To enquire about this item please enter your details below and we will contact you shortly.

(Your details will not be shared with any third parties)

Tick the box below if you would like to receive the Armoury of St James's Bulletin - a quarterly e-newsletter that showcases an exclusive selection of the latest military antiques offered at our premises in Piccadilly Arcade.

Please note that your details are used solely for dealing with your enquiry and will not be sold or passed on to any third parties.

Lieutenant William John Dumaresq of the Royal Staff Corps, 1811-14
Hover over image to zoom, click to expand.

Lieutenant William John Dumaresq of the Royal Staff Corps, 1811-14

Measurements: Overall: 42.5cm (16.5in) x 59.5cm (23.5in)



Provenance: The Dumaresq family and by descent.

Watercolour on paper. An English School Peninsular War depiction an officer mounted on a grey charger, traditionally recalled as a member of the Dumaresq family, with a soldier and a pack donkey in a mountainous landscape further populated by Basque guerrilla or guide, lower right. Contained in a period gilt wood glazed frame.

The principal actor in this watercolour can confidently identified as Lieutenant William John Dumaresq (1793-1868) rather than his brother Henry (1792-1838). William is distinguishable by his Royal Staff Corps uniform feathered bicorne and scarlet coatee, rather than the line infantry uniform with the yellow facings of the 9th (East Norfolk) Regiment worn by Henry in the Peninsula. Henry Dumaresq was later celebrated for his gallantry at Waterloo by Sir Walter Scott.

William’s unit The Royal Staff Corps was a new innovation, created in 1809 to bypass obstructiveness of the Master-General of Ordnance who tended to run the Army’s engineers as a personal fiefdom. The Royal Staff Corps numbered only ten companies and was scattered widely in separate locations. Lacking sufficient manpower to undertake major engineering work on its own account, officers such as Dumaresq acted as supervisors of civilians or the infantry, seen here plodding along a mountain traverse. A major achievement of the Royal Staff Corps during Wellington’s invasion of southern France was the construction of the famous bridge of boats across the mouth of the Adour in 1813.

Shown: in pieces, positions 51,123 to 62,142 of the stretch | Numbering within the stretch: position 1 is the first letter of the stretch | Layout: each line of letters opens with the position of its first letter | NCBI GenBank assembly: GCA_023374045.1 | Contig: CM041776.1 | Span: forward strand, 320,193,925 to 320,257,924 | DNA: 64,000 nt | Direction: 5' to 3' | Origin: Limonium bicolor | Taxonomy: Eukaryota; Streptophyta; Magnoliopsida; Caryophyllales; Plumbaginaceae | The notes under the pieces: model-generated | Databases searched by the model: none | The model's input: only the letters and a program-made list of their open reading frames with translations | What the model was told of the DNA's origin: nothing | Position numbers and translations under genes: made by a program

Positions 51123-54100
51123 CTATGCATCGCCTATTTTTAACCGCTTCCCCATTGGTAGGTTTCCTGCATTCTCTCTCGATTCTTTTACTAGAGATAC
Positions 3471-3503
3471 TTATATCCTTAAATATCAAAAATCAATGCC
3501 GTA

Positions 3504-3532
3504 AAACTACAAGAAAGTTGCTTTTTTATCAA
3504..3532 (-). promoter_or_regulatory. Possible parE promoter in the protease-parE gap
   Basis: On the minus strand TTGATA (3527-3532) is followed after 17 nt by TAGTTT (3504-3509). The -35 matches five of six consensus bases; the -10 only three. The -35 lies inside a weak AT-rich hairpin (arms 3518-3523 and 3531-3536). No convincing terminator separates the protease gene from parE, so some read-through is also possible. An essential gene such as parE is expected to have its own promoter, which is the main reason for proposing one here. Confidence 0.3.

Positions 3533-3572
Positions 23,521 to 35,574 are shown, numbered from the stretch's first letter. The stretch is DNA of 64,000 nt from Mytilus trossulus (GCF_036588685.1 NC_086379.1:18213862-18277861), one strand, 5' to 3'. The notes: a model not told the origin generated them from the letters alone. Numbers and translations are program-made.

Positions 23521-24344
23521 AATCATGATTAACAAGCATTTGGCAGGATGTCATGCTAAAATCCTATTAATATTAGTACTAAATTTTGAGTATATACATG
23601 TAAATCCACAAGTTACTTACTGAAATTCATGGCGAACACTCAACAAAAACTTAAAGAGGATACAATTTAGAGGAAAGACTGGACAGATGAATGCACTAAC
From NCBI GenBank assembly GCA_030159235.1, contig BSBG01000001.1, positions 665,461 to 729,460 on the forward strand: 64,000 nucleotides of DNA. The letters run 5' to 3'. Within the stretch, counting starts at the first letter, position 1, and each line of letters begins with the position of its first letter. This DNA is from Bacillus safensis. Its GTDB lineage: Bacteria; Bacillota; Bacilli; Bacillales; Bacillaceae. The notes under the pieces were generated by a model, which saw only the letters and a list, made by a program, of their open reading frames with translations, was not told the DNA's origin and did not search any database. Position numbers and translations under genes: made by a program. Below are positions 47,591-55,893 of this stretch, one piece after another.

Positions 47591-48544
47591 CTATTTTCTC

Henry and William John were sons of Colonel John Dumaresq of Bushel Hall, Shropshire, and his wife Anne, née Jones. Both went to the Royal Military College, Great Marlow. William was commissioned Ensign in the Royal staff Corps in June 1809, and served in the Peninsula from July 1811, seeing action at Ciudad Rodrigo, Capture of Badajoz, Pyrenees, Nivelle and Bayonne. William Dumaresq later served in Canada where he oversaw the construction of the Rideau canal in the early 1830s to provide a secure supply route from Montréal to Kingston, avoiding the vulnerable St. Lawrence River route, in advent hostilities with the United States. William Dumaresq outlived his brother to successfully claim in 1848 the Military General Service medal with clasps for Ciudad Rodrigo, Capture of Badajoz, Pyrenees and Nivelle.